As you can imagine, this concept can be applied to all subjects (including landscapes).
Now let’s see how light works in creating shapes and forms. Think about a portrait at sunset - if you add a fill-in flash or a continuous light to illuminate your subject - you will have a form (which is three-dimensional).
However, if you set the exposure to the sunset without an extra light for your subject, you will achieve a silhouette - which is a shape (two-dimensional).
Using these techniques, you can creatively use shapes and forms in your aesthetic photography.
Lines are extremely helpful in aesthetic photography because they create shapes and patterns and help you convey your image's message by guiding the viewer's eyes.
Here are some different ways to use lines when creating an aesthetic look:
During the fifteenth century, the idea of perspective was formally introduced in art. The primary technique used by Renaissance painters to introduce depth on a flat surface was by introducing a vanishing point. This is still done today.
The same technique is also used in photography. If you capture a tall building standing at ground level, you will notice how the vertical lines appear to converge towards the top - this is called vertical perspective.
The same convergence effect will occur if you stand in the middle of the road and take a photograph - the road's edges seem to converge at a vanishing point.
You can use this in photography to introduce depth and "pull" the viewer into the frame.
Diagonal lines serve to create tension in a scene or make the image more dynamic.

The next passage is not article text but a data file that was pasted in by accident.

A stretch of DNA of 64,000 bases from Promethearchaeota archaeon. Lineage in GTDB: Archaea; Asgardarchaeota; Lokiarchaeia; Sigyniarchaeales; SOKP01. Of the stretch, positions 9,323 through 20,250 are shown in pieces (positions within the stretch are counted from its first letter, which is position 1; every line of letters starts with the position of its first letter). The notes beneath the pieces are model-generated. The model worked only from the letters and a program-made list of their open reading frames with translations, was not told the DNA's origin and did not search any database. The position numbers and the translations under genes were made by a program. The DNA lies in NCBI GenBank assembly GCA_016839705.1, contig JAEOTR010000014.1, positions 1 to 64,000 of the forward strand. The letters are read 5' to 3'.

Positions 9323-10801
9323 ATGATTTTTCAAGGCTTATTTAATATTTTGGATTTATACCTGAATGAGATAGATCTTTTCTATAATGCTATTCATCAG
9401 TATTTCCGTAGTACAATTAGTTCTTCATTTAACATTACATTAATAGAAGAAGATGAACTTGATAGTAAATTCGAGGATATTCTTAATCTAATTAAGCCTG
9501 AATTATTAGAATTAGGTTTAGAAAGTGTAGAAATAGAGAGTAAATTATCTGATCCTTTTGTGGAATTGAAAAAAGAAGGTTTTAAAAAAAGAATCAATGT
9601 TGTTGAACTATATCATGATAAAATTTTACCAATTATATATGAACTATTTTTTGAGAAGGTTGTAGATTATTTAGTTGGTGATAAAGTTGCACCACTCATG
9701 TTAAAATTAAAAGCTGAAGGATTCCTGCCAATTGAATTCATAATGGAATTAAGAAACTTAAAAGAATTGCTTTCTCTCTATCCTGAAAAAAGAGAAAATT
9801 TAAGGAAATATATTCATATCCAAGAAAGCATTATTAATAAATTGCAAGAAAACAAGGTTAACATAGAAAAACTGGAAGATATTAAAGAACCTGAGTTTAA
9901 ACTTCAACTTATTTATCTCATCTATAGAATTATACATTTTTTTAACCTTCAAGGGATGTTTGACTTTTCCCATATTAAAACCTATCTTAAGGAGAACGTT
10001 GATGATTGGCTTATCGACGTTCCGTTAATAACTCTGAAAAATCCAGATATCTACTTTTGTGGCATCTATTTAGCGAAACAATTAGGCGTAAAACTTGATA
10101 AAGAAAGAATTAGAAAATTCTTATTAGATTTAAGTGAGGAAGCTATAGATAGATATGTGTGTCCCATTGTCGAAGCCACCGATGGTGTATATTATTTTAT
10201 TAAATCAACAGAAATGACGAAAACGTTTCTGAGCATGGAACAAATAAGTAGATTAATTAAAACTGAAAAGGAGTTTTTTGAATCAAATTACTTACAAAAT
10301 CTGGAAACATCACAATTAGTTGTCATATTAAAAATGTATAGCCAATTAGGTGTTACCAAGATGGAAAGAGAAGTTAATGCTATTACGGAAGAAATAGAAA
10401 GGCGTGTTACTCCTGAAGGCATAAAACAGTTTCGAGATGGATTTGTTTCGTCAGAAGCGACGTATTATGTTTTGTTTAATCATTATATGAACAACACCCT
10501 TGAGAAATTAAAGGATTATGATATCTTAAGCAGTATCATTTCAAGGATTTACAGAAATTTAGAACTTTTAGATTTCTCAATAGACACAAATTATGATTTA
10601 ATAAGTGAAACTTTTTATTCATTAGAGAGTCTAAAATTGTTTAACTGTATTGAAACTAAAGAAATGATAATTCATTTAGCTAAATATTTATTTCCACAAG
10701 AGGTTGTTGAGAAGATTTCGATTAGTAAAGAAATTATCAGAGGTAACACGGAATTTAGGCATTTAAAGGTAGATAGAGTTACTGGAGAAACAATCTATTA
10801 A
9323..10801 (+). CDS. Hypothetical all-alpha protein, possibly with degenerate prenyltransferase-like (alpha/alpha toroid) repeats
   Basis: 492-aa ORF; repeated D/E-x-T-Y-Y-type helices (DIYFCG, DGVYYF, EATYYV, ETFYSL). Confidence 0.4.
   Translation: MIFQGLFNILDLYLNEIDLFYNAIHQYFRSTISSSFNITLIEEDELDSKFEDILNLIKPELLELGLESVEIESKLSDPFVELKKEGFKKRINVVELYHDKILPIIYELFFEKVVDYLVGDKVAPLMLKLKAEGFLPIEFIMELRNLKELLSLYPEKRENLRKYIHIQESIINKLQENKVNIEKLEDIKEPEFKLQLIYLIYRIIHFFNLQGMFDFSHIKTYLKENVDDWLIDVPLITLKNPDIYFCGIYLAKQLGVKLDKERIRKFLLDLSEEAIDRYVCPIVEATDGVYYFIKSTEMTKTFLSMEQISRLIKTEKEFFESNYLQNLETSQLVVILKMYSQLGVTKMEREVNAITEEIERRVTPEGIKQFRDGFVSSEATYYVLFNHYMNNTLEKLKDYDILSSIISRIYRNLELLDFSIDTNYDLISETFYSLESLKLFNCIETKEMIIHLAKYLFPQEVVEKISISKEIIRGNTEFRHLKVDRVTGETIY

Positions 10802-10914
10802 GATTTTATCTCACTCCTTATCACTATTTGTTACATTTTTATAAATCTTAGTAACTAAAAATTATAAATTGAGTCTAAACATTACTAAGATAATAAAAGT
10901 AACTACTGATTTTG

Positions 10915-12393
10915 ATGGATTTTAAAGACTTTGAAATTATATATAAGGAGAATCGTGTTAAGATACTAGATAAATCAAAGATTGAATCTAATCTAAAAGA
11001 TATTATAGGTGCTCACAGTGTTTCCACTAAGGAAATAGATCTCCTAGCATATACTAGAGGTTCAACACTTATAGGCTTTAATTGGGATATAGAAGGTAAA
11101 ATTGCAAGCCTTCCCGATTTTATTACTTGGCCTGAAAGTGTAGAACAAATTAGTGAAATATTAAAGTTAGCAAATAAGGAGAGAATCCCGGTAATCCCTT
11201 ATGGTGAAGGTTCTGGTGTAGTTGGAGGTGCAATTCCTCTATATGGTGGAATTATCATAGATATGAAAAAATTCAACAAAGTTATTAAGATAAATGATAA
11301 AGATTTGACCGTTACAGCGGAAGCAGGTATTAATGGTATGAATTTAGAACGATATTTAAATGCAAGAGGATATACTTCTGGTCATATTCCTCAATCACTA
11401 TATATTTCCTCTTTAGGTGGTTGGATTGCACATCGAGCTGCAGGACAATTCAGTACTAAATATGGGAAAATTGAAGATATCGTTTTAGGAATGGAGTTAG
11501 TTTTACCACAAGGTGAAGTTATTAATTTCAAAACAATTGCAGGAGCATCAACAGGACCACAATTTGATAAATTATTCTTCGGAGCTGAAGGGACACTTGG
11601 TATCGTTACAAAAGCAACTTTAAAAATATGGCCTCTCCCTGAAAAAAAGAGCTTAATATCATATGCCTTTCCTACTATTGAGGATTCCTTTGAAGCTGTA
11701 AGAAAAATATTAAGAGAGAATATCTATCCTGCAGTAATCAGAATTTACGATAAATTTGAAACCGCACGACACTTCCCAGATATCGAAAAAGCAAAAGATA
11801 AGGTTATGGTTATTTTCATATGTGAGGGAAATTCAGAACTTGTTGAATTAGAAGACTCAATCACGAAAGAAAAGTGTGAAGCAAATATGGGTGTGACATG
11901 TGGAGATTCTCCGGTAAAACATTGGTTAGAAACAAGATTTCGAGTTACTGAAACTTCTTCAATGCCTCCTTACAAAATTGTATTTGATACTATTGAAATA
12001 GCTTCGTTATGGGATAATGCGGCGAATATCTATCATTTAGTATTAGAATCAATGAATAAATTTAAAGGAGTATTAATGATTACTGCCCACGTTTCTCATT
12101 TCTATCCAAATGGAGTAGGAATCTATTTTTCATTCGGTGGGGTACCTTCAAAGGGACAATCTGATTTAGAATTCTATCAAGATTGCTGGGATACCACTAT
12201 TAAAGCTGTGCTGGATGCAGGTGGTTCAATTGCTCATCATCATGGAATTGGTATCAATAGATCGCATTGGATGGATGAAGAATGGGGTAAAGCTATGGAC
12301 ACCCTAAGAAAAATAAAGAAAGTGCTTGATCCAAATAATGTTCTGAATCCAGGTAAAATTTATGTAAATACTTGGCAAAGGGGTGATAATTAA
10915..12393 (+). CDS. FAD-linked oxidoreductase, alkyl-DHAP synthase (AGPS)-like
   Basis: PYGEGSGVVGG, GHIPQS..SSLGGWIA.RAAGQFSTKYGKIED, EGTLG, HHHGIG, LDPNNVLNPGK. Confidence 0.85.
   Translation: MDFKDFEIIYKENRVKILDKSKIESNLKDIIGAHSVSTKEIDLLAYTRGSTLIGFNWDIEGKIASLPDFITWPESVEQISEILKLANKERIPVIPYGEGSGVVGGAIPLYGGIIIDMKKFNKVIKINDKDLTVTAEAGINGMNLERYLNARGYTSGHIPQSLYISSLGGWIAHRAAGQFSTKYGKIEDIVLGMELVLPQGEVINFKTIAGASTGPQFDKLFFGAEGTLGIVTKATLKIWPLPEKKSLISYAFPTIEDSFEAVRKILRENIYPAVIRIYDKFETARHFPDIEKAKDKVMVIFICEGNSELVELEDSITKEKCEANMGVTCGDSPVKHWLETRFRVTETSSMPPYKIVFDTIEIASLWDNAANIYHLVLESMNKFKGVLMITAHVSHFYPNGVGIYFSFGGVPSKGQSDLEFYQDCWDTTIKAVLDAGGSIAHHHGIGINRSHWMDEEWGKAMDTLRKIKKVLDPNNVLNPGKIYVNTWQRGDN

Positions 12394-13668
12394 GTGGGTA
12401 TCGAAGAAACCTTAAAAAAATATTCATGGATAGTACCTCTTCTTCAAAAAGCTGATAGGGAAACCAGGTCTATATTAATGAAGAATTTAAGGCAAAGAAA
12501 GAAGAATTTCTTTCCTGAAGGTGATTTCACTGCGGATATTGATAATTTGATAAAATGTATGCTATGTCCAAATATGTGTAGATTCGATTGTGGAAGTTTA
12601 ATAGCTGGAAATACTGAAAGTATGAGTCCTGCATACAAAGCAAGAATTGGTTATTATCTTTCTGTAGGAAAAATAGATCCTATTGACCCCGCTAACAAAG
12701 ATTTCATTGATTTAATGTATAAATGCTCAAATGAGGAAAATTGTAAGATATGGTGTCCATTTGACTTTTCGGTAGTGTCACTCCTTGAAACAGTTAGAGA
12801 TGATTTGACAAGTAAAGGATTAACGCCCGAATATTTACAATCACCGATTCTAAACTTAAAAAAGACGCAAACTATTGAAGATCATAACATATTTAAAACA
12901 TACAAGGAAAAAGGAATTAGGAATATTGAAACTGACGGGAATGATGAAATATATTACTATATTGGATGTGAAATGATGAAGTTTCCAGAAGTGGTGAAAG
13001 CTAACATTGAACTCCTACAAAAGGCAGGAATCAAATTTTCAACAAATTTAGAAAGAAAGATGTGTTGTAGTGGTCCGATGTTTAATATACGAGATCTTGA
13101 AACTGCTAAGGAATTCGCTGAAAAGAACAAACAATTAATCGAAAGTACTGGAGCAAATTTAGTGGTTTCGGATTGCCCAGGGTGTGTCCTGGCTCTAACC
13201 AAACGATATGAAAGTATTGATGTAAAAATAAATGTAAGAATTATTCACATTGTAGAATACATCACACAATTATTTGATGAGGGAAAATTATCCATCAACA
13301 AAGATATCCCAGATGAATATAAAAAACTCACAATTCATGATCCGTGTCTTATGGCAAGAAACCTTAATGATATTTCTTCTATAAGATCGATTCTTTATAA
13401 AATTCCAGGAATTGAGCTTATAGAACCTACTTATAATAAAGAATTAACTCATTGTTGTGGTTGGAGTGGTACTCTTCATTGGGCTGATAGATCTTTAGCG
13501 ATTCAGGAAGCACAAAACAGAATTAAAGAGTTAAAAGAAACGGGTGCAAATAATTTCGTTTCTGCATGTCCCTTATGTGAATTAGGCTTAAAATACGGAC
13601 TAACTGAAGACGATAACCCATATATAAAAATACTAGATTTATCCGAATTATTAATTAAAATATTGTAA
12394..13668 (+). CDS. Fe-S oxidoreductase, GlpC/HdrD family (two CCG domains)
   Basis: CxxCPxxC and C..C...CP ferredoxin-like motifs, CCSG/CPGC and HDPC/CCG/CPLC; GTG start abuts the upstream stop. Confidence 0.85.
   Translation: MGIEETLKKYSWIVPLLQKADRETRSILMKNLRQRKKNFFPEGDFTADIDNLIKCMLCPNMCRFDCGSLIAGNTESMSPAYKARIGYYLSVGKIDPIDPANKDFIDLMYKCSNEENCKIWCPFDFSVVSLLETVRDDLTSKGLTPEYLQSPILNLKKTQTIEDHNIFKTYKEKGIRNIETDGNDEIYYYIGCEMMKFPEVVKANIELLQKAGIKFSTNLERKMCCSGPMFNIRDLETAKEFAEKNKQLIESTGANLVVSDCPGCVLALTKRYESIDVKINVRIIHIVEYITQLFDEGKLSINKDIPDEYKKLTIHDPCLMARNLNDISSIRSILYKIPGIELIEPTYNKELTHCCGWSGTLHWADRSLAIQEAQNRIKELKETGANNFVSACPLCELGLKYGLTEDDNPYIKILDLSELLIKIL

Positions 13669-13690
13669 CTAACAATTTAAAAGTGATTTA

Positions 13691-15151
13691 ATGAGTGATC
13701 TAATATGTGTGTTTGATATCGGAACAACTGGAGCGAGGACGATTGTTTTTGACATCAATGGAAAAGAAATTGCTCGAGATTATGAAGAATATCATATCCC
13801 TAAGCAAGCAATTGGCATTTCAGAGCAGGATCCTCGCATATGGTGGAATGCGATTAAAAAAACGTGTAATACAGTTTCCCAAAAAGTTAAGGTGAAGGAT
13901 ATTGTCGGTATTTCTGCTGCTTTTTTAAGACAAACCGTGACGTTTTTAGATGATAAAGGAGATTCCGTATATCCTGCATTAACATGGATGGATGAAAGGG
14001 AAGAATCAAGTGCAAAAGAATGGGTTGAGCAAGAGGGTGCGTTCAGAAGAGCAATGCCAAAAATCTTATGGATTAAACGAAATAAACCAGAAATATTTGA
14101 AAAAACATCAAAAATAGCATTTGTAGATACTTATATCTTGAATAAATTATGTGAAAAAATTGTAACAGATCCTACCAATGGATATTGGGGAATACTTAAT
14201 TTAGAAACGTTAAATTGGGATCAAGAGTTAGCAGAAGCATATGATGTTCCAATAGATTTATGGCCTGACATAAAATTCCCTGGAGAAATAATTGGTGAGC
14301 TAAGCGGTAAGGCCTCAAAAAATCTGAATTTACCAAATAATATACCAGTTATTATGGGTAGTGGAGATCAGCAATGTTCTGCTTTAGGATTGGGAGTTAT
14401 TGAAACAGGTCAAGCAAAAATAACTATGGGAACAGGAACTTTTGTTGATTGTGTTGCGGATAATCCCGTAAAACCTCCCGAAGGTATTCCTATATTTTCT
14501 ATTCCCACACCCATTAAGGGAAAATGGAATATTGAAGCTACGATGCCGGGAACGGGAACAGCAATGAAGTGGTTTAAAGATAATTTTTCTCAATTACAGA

One of the most iconic uses of diagonals in photography is the use of the Dutch angle. To make a Dutch angle shot, you need to turn the camera on its axis, resulting in a tilted horizon.
You’ve probably seen this in movies, as cinematographers and photography directors use this technique often to make the viewer feel uneasy or indicate that something isn’t right.
Other ways to introduce diagonal lines in photography are converging lines, implied lines, or triangular shapes.
Curved lines have the opposite effect of diagonal lines - they are calming and soothing. They are perfect for soft images because the lack of sharp angles makes them very delicate, and the eye glides smoothly through the image.
Curved lines are perfect for giving your images a timeless feel or making contemplative scenes. That’s why they are often used in aesthetic photography.
Leading lines are used to guide the eye to specific elements in the picture. They can be physical or implied.
An example of physical leading lines could be a fence that "leads" your viewer's eyes to a house or train tracks that lead your viewer's eyes towards a train.
An example of implied leading lines could be a person pointing at an animal in the distance or looking at a boat sailing towards the horizon. These implied leading lines will draw the viewer's gaze to whatever the subject is looking or pointing at.
Repetition is a powerful technique used in aesthetic photography. You can use repeating lines to create a pattern - which is something viewers are naturally drawn to. This is because our brains always seek to make sense of things, and patterns help organize multiple elements into a structured set.
The use of texture is a fantastic way to create aesthetic photography because it helps to engage other senses on top of sight - we can imagine how something feels.
Not only does texture give a tactile quality to our subjects, but it also adds depth to the photograph. And depth is important because it makes the image more exciting and detailed, which in turn helps the viewer engage better with the subject.
Composition is one of the most powerful storytelling tools a photographer can use. By changing the way you arrange the objects in your picture, you can completely change the message you are trying to convey. Plus, following some composition guidelines can make your images more engaging and aesthetically pleasing.
Here are some of the most popular composition techniques: